The Victoria Garden team has been busy at work collecting assessment data and coming up with alternative analysis for the different project deliverables. Over the semester, the team visited the Victoria Garden in St. Paul, and collected soil samples and measurements of the key components of the garden, even getting some drone shots with one of our mentors Laura! Following the assessment trip, the students started coming up with different alternatives to their problem statements, meeting biweekly with the gardeners to ask questions and discuss different solutions. On December 8th, the team presented all the final alternative analysis to the gardeners and received feedback about their favorite ideas and CAD drawings. Getting ready for next semester, the students will start making designs and preparing implementation plans for the end of the semester and beginning of summer. Learn more
The Local Collab team is continuing its goal of providing engineering solutions for organizations in the Twin Cities through a collaborative partnership between the UMN and Minnesota Professional chapters of EWB. Many new members joined the team this semester on both the student and professional sides as we closed out our first project with Beacon Interfaith and began a new project with Division of Indian Work.
Beacon Interfaith Housing Collective
We are excited to announce the completion of Local Collab’s first project! Beacon Interfaith is an organization that aims to create and provide homes to advance equitable housing in the Twin Cities. Our final deliverables for Beacon included energy assessments and tax recommendations for twelve properties in Minneapolis and St. Paul. We’re grateful to all the volunteers who made this first project possible, and would like to extend a special shout-out to EnerChange for providing technical guidance on the energy audit process. We can’t wait to see what our partnership with Beacon has in store for the future! Learn more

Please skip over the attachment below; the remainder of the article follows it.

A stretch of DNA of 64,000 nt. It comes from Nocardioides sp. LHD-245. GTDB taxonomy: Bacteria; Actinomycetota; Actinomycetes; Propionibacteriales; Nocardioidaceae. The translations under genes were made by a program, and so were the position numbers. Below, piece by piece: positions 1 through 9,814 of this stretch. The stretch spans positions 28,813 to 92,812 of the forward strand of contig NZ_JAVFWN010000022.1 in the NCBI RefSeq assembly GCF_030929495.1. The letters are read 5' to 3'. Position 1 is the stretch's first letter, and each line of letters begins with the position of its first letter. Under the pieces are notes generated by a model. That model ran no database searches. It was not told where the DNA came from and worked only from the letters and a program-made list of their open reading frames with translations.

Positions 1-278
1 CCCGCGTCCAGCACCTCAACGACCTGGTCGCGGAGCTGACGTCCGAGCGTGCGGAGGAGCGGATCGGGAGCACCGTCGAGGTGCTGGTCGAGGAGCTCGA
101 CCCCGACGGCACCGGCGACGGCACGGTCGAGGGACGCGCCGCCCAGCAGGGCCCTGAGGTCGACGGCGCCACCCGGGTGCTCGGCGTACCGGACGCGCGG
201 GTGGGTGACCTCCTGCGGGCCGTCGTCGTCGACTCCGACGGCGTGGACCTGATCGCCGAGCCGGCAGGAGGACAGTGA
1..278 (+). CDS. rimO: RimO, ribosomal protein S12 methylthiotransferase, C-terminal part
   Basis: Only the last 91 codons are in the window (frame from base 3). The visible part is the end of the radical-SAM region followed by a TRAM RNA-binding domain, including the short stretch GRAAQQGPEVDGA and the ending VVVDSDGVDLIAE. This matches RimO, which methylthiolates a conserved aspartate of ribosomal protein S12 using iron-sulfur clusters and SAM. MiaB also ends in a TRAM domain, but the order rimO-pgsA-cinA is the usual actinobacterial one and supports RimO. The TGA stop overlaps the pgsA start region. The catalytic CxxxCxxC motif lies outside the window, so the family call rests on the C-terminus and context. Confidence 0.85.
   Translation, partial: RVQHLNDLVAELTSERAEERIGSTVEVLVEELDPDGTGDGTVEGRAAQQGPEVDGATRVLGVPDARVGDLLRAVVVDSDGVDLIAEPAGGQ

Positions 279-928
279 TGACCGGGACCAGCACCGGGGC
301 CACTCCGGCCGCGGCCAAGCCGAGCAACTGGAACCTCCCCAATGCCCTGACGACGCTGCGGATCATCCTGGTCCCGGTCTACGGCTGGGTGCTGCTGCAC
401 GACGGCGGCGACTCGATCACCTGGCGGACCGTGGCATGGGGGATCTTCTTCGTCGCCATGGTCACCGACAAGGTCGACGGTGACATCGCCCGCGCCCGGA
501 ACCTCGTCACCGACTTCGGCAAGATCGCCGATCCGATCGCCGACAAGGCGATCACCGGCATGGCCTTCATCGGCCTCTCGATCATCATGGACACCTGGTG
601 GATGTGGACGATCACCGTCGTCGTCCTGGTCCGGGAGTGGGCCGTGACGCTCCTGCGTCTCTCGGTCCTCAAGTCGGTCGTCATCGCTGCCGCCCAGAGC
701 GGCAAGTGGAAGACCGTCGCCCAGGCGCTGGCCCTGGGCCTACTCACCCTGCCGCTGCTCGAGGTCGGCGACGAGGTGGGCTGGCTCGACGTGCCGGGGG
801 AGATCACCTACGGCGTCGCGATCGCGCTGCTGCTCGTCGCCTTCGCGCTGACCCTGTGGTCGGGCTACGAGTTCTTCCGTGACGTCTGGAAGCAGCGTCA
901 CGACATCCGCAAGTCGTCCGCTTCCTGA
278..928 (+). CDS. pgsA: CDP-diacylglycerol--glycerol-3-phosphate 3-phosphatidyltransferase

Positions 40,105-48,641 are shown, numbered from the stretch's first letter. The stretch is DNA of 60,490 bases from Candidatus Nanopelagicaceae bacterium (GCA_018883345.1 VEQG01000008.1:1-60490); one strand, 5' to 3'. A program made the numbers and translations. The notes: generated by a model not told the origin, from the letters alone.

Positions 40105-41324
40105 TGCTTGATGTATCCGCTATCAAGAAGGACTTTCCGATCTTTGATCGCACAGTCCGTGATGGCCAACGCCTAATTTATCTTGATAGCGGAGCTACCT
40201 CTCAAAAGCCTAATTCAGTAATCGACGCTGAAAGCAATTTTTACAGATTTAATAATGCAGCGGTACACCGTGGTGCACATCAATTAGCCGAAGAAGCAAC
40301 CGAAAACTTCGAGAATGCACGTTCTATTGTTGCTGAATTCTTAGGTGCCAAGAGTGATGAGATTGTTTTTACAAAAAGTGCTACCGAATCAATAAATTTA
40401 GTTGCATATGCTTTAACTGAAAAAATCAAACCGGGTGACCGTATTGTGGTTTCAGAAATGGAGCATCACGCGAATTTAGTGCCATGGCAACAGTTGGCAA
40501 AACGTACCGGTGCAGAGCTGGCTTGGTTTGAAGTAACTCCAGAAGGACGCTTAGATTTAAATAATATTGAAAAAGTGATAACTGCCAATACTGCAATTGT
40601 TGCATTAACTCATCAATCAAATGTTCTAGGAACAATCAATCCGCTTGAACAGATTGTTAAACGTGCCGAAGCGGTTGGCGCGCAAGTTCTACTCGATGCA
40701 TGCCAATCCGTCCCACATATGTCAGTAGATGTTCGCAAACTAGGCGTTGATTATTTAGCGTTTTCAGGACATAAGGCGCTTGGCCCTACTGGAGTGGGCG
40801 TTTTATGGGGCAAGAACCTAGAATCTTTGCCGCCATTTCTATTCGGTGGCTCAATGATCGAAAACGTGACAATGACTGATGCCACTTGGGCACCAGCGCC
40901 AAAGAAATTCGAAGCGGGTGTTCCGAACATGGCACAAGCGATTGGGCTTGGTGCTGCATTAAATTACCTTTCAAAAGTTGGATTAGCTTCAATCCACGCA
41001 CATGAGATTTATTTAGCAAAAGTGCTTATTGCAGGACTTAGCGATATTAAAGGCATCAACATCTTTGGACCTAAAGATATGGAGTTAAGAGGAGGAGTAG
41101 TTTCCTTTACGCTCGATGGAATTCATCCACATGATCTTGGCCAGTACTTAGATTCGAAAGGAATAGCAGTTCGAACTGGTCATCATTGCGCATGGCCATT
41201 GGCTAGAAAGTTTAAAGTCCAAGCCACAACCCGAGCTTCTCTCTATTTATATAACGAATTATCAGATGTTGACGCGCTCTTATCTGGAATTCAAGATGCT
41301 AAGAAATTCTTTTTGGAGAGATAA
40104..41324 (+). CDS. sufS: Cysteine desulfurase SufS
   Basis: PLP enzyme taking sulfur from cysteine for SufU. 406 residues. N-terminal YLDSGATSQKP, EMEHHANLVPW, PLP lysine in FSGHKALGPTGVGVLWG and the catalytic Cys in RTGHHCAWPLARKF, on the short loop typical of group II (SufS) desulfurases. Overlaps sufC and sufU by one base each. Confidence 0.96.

Division of Indian Work
Division of Indian Work (DIW) aims to support urban Indigenous communities with education, healing approaches, and leadership development by creating safe and healthy community environments. Over the summer we discussed potential projects with DIW related to site improvements for their Lake Street headquarters. After assembling a team and getting the proper paperwork organized, our Work Plan was approved, and we were able to get the ball rolling. Preliminary research is underway in the areas of solar, compost, and rainwater catchment, and our first official site visit was completed in early December. Learn more